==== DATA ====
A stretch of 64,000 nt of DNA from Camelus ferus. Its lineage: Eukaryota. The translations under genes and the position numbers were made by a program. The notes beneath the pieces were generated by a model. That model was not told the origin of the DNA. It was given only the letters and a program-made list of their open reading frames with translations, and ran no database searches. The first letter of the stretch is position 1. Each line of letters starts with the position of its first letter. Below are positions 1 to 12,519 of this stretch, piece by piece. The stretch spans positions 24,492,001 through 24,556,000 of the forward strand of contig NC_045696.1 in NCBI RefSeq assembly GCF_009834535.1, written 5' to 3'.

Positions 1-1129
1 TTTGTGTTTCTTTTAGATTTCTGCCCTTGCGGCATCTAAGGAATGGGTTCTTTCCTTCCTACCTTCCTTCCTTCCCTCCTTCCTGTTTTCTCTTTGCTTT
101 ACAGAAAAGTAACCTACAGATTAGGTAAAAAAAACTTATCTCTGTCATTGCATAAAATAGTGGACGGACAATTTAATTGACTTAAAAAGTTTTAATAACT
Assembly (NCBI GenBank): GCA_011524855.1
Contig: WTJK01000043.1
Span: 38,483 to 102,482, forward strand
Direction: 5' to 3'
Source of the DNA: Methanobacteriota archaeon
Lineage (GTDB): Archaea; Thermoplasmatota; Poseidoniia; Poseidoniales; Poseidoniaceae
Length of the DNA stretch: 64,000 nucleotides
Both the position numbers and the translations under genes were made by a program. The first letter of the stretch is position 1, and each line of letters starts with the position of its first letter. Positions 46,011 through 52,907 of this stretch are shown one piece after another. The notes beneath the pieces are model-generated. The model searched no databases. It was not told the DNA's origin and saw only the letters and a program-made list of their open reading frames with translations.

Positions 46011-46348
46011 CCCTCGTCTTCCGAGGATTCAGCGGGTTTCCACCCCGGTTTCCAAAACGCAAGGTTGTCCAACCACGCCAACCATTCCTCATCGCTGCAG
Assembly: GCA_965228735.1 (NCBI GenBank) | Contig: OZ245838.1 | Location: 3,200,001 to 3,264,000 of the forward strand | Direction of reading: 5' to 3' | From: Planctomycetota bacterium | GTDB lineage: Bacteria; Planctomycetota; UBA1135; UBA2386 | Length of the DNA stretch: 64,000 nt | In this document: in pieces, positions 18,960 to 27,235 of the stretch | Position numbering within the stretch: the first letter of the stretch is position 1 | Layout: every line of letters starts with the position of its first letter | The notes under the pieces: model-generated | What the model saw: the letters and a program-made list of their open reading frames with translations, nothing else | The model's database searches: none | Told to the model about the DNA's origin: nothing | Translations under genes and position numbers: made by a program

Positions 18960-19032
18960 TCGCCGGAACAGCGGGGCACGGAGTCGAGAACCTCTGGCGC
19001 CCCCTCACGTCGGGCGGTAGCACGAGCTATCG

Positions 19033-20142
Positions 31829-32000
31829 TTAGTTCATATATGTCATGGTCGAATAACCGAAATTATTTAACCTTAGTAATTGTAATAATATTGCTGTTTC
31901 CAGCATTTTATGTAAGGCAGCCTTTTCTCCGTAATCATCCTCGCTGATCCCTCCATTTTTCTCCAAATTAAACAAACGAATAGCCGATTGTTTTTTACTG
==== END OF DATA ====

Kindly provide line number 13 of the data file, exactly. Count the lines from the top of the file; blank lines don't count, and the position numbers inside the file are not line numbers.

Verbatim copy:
Positions 46011-46348